"Fighter Pilot" ………… this title never fails to stir the imagination of youth the whole world over, and when the title is gained by the courage and skill of a young Australian, it makes us tingle with pride. In this series, we have told you of the exploits of fighter pilots ….. Bluey Truscott, Thorold-Smith, Tim Goldsmith, "Killer" Caldwell, and tonight we add to that list REG STEVENS ………. his full name is REGINALD NOEL STEVENS, D.F.C. and Bar, a young man who went to school at Roseville near Sydney, and at the outbreak of war was a Papuan Government servant, living at Port Moresby with his wife and young baby. Reg Stevens joined the R.A.A.F. and was trained under the Empire Air Training Scheme, gaining his pilot’s wings at Wagga in May, 1941. He completed his training in July, 1941, with the rank of Sergeant-Pilot, and sailed shortly afterwards for England.

After a short operational training there, he was posted for duty with an Australian Spitfire Squadron ….. No 457. Reg Stevens found the English climate severe after his life at Port Moresby, so he applied for a transfer to the Middle East, and this was granted, and in June 1942 he found himself a member of the famous No.3 R.A.A.F. Fighter Squadron. No.3 Squadron already has a tradition and history for it was the direct descendant of No.3 Squadron, Australian Flying Corps of the First World War. That tradition it was to honour, and that history to adorn, in years of hard fighting and splendid achievement. It was the first squadron to be sent to the Middle East, and on a cold winter’s day – July 15, 1940, it set out on its great adventure – an adventure which was to take it in honour and glory through the first Libyan campaign, the fighting in Syria, the second Libyan push and the disastrous retreat which followed it.

REG STEVENS ….. still a Sergeant Pilot at that time, soon began to make his fighting spirit felt in the squadron.  On his second sortie – the bombing and strafing of Germans at Knightsbridge during a tank battle – he was shot down by anti-aircraft fire and crash-landed near the aerodrome.  But he was unhurt.  On another sortie, Stevens was shot down in flames by a German Messerschmitt, but once more he was lucky, and he later evened up his score by shooting down an Italian Macchi 202 fighter, and had the satisfaction of seeing it spin in, hit the ground and burn.  It was then that the El Alamein line was cracked by Montgomery’s forces and the great advance began to take our forces to Tunis.  Stevens then shot down two more German Messerschmitt fighters and probably destroyed several more.  His squadron participated in the breaking of the Mareth line by assisting the New Zealanders by dive-bombing and ground level strafing.  Stevens was in on the kill at Tripoli, Gabes, Sfax, Sousse and finally Tunis.  By May, 1943 all enemy resistance in Africa ceased, and during the advance, No.3 Squadron had operated from 19 different desert aerodromes and strips.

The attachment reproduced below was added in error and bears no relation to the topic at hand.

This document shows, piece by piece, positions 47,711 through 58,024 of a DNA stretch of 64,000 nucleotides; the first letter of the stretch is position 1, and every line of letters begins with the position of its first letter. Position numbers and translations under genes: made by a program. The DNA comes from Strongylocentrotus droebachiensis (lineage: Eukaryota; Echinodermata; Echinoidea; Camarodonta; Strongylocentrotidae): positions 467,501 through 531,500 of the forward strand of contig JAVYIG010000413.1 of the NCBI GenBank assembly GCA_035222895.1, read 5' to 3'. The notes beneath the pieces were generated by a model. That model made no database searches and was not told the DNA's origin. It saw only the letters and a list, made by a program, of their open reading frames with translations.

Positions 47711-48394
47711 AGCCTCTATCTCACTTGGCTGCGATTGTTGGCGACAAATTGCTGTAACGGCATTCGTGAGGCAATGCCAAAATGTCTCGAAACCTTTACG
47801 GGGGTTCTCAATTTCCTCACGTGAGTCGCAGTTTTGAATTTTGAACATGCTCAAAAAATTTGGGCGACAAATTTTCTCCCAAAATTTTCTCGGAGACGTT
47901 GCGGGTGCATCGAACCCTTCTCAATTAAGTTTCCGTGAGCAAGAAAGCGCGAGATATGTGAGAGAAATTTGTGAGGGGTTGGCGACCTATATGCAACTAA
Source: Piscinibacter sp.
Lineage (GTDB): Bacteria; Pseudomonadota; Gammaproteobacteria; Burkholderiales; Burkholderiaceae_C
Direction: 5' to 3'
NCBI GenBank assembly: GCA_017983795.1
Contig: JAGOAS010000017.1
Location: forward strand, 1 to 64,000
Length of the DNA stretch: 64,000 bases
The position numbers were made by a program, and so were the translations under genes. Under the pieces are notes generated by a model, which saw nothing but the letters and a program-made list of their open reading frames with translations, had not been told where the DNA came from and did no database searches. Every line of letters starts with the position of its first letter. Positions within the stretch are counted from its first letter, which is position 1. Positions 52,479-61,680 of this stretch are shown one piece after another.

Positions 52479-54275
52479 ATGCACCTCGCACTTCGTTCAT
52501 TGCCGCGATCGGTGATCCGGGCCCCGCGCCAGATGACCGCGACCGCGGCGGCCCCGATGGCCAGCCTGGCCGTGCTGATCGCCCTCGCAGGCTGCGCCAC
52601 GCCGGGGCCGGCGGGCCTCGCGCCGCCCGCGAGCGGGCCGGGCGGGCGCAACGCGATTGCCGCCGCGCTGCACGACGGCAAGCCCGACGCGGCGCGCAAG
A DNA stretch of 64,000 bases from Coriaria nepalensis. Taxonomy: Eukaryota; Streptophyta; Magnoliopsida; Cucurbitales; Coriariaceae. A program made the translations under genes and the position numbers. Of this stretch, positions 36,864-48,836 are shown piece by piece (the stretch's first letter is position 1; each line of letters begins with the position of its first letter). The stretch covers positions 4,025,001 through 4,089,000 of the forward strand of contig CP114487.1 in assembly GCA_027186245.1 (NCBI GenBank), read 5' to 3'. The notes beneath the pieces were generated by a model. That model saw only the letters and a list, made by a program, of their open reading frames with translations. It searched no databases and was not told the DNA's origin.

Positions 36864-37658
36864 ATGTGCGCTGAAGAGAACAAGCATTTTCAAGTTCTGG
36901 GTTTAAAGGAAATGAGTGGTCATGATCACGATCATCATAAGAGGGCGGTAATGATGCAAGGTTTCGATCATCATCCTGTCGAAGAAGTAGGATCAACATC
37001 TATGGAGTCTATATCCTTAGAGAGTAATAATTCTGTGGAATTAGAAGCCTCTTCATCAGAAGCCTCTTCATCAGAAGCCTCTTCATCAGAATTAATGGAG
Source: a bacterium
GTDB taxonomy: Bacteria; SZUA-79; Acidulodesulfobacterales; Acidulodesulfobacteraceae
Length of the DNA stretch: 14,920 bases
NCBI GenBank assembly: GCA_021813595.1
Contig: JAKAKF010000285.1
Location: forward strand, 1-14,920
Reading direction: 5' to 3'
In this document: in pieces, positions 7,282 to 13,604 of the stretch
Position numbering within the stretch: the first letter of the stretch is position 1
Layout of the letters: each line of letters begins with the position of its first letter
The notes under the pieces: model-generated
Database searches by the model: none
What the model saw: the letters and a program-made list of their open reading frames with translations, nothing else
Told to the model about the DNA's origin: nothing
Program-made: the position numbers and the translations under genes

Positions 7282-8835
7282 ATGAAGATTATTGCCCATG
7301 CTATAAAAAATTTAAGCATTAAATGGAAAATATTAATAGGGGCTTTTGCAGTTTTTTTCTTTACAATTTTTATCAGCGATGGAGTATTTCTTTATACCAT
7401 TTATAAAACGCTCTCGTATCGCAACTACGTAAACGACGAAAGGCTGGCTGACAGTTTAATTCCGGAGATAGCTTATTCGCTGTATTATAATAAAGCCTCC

In May 1943 Flight Sergeant Reg Stevens gained his commission and became Pilot Officer.  Within a month, he was promoted to the rank of Squadron Leader.  No Australian war-bird had ever gained such rapid promotion overseas as Reg Stevens when he was promoted to this rank and made Commanding Officer of the very famous No 3 Fighter Squadron.  Stevens led the squadron to Malta – the first Australian Fighter-Bomber squadron to land at Malta from where they operated against Sicily.  It was after his second trip over Sicily that Reg  Stevens was awarded the D.F.C.  In part, the citation for this award reads –

"…… when the squadron was assisting in breaking the Alamein line he displayed most outstanding courage and devotion to duty, particularly when leading a formation on raids.

Although his aircraft was shot down on several occasions and on others badly damaged in air combat and by the enemy ground fire, his keenness and fine fighting spirit was in no way diminished.

His conduct was always highly commendable and a source of inspiration to his fellow pilots ……"

Stevens then led the squadron to Sicily and they landed at Pachino and from there they bombed and strafed the enemy.  While occupying an aerodrome south of Catania they experienced a terrific air raid one night by the German Air Force, but undaunted, No 3 Squadron carried on and led a raid – 12 aircraft each carrying 500-pound bombs.  They raided Milezzo, a port on the north-east coast of Sicily, in torrential rain and intense anti-aircraft fire, and they were successful in sinking everything in the harbour – 2 ships, 6 barges and a large flying boat.  For his successful leadership and outstanding determination which contributed to the success of this raid, Stevens was awarded an immediate bar to his D.F.C.

This did not end the scores against the enemy made by Stevens as he later wiped out the gun crew of an 88-millimetre gun that had opened up on a rescue aircraft that had alighted on the water near Catania.

From No.3 Squadron, Stevens was posted to No.451 Fighter Squadron which was equipped with Hurricane fighters doing convoy patrols.

Now back in Australia, he is carrying on his fine job at an Operational Training Unit.

Such men make R.A.A.F. history!